How are Catholics in St. Louis bringing the Gospel message of Jesus to others in our present day?
That question is central to the All Things New strategic pastoral planning effort launched on the feast of the conversion of St. Paul (Jan. 25) in the Archdiocese of St. Louis. The process will examine all facets of the local Church and ultimately strengthen evangelization efforts. It also will identify opportunities for improvement and renewal within the entire structure of the archdiocese, including parishes, schools, archdiocesan offices and agencies and other ministry efforts.
The archdiocese has long been structured according to a centuries-old model of Church, which relied heavily on immigrant Catholics. As the culture has changed, so, too, must the way in which we think about our evangelization efforts, said Archbishop Mitchell Rozanski.
“How do we bring people to the Church in our own culture and in our own day?” Archbishop Rozanski said. “This plan would not be possible unless as a whole we look at who we are and how we bring the Gospel message to others.”
Father Christopher Martin is leading the effort as vicar for strategic planning. He will work closely with Catholic Leadership Institute and stakeholders to oversee the planning process, which is expected to take several years.
Father Martin noted that the initiative will be rooted in an encounter with the Lord and a desire to share the Good News with others. The plan leads with the Church’s efforts to evangelize, with infrastructure considerations secondary, he said.
“When we have become a people of deeper prayer and united around our desire to make disciples, only then do we discern our infrastructure,” Father Martin said. “We must allow ourselves to be inspired by the Holy Spirit with a vision for the future that’s so attractive that we are willing to give up what we know in order to obtain it,” Father Martin said.
The next step: Disciple Maker Index
Over the next few months, all Catholics in St. Louis will be invited to pray and offer their feedback about the future of the archdiocese. The Disciple Maker Index survey will be released on Ash Wednesday, March 2. Through the survey, Catholics will share their thoughts and hopes for the Catholic Church here.
The Disciple Maker Index is an anonymous survey of parishioners that provides insights into the level of missionary discipleship in the parish in addition to the effectiveness of different aspects of parish life.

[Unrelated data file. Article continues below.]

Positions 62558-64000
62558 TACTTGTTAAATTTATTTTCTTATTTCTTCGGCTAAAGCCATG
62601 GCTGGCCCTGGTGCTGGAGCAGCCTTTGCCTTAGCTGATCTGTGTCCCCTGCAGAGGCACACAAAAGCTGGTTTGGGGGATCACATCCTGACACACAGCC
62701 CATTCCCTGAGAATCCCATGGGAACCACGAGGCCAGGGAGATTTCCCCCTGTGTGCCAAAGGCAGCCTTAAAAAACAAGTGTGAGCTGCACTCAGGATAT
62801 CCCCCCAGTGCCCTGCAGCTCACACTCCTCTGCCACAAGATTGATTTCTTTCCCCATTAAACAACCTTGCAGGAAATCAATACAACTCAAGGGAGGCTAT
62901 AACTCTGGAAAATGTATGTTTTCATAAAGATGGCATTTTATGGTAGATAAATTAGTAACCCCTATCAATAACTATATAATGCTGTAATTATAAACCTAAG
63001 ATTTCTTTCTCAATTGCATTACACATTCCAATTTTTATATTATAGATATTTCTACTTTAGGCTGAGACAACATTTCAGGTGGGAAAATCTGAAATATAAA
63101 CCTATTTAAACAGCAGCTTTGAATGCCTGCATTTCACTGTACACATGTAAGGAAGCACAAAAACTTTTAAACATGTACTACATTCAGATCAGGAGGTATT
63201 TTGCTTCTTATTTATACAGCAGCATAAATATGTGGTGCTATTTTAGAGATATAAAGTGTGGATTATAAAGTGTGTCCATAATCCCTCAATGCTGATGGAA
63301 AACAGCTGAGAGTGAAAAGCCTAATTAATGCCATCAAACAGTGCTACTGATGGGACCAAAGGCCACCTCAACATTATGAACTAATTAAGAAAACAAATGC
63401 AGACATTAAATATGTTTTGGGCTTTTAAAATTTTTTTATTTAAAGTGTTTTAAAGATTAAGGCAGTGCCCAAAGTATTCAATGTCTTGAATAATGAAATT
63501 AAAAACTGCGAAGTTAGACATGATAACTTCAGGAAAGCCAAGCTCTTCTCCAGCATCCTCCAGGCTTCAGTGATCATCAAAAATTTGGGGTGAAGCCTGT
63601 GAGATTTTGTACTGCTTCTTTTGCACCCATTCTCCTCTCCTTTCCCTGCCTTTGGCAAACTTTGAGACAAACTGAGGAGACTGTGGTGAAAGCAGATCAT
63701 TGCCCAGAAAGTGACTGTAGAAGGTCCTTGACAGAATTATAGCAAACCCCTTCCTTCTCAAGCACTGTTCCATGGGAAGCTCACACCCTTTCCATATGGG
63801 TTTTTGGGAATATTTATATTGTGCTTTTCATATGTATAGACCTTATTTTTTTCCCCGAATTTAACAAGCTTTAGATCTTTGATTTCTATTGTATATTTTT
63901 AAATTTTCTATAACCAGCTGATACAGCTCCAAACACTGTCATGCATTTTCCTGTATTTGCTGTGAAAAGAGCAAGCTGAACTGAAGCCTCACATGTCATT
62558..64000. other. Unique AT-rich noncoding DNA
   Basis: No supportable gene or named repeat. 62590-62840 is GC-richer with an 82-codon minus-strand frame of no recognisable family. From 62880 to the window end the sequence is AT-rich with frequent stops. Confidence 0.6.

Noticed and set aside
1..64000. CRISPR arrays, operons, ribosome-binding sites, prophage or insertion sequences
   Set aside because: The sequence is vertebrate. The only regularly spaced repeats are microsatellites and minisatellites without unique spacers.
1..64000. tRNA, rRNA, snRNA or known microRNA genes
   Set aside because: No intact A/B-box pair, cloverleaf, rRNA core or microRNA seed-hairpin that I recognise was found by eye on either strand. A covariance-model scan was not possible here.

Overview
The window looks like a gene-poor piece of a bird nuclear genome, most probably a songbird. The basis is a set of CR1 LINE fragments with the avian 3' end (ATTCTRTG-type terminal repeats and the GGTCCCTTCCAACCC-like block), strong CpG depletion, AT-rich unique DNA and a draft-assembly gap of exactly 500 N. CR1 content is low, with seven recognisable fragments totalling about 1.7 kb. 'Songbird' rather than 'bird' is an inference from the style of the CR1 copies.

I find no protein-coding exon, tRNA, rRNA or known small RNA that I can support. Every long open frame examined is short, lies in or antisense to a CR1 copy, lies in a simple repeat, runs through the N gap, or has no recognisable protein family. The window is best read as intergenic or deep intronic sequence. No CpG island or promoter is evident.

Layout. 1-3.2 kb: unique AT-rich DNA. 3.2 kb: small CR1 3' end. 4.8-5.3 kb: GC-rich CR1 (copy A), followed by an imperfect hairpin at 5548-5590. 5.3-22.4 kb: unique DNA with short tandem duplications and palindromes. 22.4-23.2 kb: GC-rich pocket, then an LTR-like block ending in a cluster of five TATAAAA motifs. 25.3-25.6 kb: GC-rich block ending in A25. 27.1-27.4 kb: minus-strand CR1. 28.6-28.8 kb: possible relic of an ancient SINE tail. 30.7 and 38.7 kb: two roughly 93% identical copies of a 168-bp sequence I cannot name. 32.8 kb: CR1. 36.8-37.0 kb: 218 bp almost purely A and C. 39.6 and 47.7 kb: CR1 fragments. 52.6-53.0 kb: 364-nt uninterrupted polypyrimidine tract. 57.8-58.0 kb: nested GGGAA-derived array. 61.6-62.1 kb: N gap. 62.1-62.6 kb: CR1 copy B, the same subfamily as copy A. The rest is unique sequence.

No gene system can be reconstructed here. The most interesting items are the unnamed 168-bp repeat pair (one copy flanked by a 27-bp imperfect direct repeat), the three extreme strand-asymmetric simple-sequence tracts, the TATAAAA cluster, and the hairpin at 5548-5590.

Survey results will give the archdiocese a clear picture of the needs of the local Church. The Disciple Maker Index survey is expected to be a driving force in deciding what will happen within the archdiocese. For more information, see allthingsnew.archstl.org.
The number of active Catholics in the archdiocese is declining, according to John Schwob, the director of pastoral planning for the archdiocese. For the first time in nearly 60 years, the Archdiocese of St. Louis will report fewer than 500,000 registered Catholics.
Parish status animarum reports (a parish register, which means “state of souls” in Latin, of people living in a parish and events related to them) show that the archdiocese will report approximately 490,000 Catholics in the Archdiocese of St. Louis.
If the current priesthood ordination trend continues, the number of active priests is expected to equal the number of parishes in the Archdiocese of St. Louis by 2027. Archbishop Rozanski ordained six men for the priesthood in the Archdiocese of St. Louis in May, and two men are expected to be ordained for St. Louis in 2022.
While St. Louis continues to have among the highest per capita rate of priests per person in the country for a diocese of our size, Archbishop Rozanski acknowledged that fewer priests are ordained than the archdiocese loses each year due to retirement, leaving active ministry or death.
As Catholics are surveyed about the future of the archdiocese, all are invited to reflect on how they are living out their faith in a way that is a positive witness to others, Archbishop Rozanski said. In his years working as a parish priest with the RCIA program, he said the majority of those who were entering the Church were doing so because of a personal encounter they had with an individual or group of Catholics who influenced them.
“Nobody ever answered that it was because I read the great theologians or the doctors of the Church,” he said. “Pope Benedict XVI gives a beautiful vision of evangelization, which is that we propose the faith. We’re not hiding our faith or forcing it upon others, but we have different ways of proposing our faith. And the biggest way we propose our faith is how people witness us living out our commitment to Jesus as a Catholic Christian.”
While it remains uncertain how the structure of the local Church will change in the next few years, whatever is proposed, it’s the faith aspect that will emerge as strengthened, said the archbishop.
He shared the story of a trip to Turkey that he made as a young priest. Visiting the site of the Council of Ephesus, he saw that there was nothing left but ruins where a beautiful basilica once stood.
“The lesson to me was the faith that was lived then and celebrated on that site centuries later is the faith that is still present in our world,” he said. “From that site, I learned about physical structures, but really the faith that nothing can shake.”
When we rely on our faith, we are relying on Christ who is the rock upon which our faith is built, he said. “What I am looking forward to is presenting our unchanging faith in Jesus Christ in our world that we have today.”
>> Learn more, keep informed
To learn more about All Things New, the Archdiocese of St. Louis’ strategic pastoral planning effort, visit allthingsnew.archstl.org
The website will include an opportunity to sign up for regular updates via email, as well as information on the Disciple Maker Index, which will be available beginning Ash Wednesday, March 2.